The name Jacome should not only ring a bell in Tucson, it should send off sirens when it comes to baseball excellence and the historic value the family has on the city’s development.
Jacome’s downtown was a Tucson tradition. The three-generation, family-owned department store represented one of the many successes achieved by the dedicated people who pioneered this city more than a century ago. The store, frequented by customers from Tucson and Mexico, was in operation from 1896 to 1980 with the last 30 years at Stone and Pennington. When that location opened in 1951 the store was reported to be worth $1 million, a great amount in those days.
The advent of shopping centers around town and the stagnant downtown environment in the late 1970’s forced the closure of the store.
The Jacome baseball blood keeps pumping, however.
Jacob Jacome, who recently completed his lone season at Pima Community College with his dad, Ken Jacome, as the head baseball coach, is a fourth-generation baseball player from the family.
His father was a standout at Rincon High School who played collegiately before embarking on a coaching career that includes stops at Pueblo High School as the head coach and then Arizona as an assistant, El Paso Community College as the head coach and New Mexico as an assistant before his hire at Pima last year as the head coach.
“He’s been around Tucson his whole life,” Jacob said of his father recently before the Sun Belt College League All-Star Game at Kino Field. “It was a great opportunity for him to come home and coach at Pima.
“I have a bunch of family out here. It was good to play in front of my grandparents, my parents and all my family members. It was a great experience.”
PREVIOUSLY IN WINGS OVER BROADWAY SUMMER YOUTH SERIES:
Jacob is returning to his home near Albuquerque this school year, set to play for New Mexico Highlands on a baseball scholarship after a productive season at second base for the Aztecs. He spent most of his life in Albuquerque after he was born in El Paso, where his father started the program at the community college there in 1999 following a two-year stint as a graduate assistant under Jerry Stitt at Arizona.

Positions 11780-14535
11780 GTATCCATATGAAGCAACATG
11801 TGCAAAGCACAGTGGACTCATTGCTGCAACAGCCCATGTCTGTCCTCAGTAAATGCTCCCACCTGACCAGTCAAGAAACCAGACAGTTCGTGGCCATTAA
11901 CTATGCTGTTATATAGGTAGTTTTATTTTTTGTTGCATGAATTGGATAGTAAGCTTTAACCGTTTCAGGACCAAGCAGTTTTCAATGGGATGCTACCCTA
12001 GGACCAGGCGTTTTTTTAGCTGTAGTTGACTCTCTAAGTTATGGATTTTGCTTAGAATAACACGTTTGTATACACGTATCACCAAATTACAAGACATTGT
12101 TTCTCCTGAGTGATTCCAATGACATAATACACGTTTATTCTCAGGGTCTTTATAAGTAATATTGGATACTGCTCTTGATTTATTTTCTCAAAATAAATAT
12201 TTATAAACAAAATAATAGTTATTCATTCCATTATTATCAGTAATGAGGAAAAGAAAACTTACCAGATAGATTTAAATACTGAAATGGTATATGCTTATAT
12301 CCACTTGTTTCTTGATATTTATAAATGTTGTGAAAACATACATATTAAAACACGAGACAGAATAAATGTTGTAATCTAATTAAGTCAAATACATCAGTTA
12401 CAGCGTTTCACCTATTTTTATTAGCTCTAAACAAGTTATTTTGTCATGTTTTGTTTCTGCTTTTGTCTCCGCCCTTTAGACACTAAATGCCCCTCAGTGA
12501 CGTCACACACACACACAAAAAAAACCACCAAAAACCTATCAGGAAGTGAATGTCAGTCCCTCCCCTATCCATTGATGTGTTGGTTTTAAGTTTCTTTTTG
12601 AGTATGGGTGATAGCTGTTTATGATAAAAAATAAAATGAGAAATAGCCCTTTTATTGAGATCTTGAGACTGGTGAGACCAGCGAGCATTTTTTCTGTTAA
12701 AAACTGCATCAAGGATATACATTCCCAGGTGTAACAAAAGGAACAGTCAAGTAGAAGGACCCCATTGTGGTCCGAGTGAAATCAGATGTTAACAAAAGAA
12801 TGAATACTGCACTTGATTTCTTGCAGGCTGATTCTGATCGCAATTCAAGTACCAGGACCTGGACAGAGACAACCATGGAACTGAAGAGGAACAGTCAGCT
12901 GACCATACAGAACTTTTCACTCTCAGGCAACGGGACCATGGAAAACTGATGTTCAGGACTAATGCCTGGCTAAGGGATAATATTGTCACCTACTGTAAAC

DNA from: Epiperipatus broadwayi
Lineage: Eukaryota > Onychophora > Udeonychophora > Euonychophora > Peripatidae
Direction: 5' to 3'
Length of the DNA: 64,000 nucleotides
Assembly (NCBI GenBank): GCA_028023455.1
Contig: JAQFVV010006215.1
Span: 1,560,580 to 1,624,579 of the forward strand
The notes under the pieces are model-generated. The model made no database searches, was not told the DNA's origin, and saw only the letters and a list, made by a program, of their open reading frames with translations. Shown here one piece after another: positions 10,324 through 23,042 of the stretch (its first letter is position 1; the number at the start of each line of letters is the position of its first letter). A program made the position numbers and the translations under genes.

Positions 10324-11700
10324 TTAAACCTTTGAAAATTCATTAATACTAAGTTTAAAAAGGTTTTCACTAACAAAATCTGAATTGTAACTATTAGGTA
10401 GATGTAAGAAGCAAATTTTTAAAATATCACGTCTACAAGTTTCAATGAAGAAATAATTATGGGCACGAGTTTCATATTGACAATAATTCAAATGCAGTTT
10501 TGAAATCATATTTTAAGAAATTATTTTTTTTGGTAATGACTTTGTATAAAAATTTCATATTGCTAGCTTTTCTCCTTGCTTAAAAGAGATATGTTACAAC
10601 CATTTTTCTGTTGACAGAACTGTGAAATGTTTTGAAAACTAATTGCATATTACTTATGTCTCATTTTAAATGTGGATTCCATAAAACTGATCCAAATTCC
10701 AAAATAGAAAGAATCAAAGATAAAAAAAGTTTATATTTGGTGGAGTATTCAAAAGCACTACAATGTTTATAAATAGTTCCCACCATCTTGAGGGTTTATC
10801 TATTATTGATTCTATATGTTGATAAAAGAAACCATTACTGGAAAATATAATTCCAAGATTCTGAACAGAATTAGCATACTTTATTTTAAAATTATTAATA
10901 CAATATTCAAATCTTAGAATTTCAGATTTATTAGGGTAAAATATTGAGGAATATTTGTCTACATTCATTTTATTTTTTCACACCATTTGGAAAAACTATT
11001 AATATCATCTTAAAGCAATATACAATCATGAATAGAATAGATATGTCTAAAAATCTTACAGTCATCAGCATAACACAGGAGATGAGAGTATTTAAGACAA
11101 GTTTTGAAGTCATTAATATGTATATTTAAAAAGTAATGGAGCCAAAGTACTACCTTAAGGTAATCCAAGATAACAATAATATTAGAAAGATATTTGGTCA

Ken was hired by former New Mexico coach Rich Alday, a legendary coaching figure in Tucson, to coach pitchers in 2004. He became the infield coach and recruiting coordinator for the Lobos in 2009.
“From the time he could walk in our dugout at New Mexico, baseball has been a big part of Jacob’s life,” Ken said from his office at Pima, where he coached the Aztecs to a 36-19 season in his first year. “We had a little infield next to our game field. It was like a T-ball field and that’s where it all started for him.”
From a genetics sense, baseball for Jacob really started with his great grandfather Eddie Jacome, who was a legend at Tucson High after pitching the Badgers to state titles in 1945 and 1946. Eddie was so popular The Arizona Daily Star ran periodic articles to update his exploits as a right-hander in a professional career that lasted seven years in the minors, finishing at Midland (Texas) in 1953 after he was not re-signed despite going 61-30 in his three years there.
Jacob’s grandfather Ken Sr. pitched at Arizona after he earned all-city honors at Rincon in the mid 1960’s. His grandfather’s brother David was a talented shortstop also from Rincon who went on to join the Wildcats after stops at NAU and Phoenix College.
Then comes his father and his uncle Jason, who also excelled at Rincon and Pima before embarking on a pro career that resulted in five years in the majors from 1994 to 1998 with the New York Mets, Kansas City Royals and Cleveland Indians. Jason is one of only seven pitchers who faced Derek Jeter at least eight times in the regular season and never allowed the superstar a hit.
“It’s one big family with a lot of history and we’re proud to be part of it,” Ken said about the Jacome lore in baseball and the department store. “There was a bunch of brothers (six to be exact) who were all originally part of that store. There is so much family in town that I have not even met because the family is so widespread.”
Jacob and his cousin Atley (Jason’s son) have continued the Jacome name on the diamond. Atley was a senior right-hander this season at West High School in Madison, Wis., where Jason and his wife Lisa have lived for the last few years. Madison is where Lisa is from. They have owned and operated a children’s clothing store there. Ken mentioned they are contemplating a move to Tucson.